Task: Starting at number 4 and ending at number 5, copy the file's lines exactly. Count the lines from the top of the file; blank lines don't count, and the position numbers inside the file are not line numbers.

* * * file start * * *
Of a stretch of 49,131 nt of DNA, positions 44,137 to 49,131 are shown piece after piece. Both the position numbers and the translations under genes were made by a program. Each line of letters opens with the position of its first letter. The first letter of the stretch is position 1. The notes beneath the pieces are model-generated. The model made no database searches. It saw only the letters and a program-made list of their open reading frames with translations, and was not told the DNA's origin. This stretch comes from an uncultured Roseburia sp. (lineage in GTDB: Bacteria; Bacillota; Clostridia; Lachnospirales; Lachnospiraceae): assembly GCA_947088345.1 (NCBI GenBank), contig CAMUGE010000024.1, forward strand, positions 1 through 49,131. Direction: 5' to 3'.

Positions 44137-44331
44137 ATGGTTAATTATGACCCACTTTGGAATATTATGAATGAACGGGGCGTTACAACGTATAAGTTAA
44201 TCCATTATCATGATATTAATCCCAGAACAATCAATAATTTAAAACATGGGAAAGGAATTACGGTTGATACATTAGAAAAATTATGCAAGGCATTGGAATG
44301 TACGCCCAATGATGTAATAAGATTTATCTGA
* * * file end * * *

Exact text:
44201 TCCATTATCATGATATTAATCCCAGAACAATCAATAATTTAAAACATGGGAAAGGAATTACGGTTGATACATTAGAAAAATTATGCAAGGCATTGGAATG
44301 TACGCCCAATGATGTAATAAGATTTATCTGA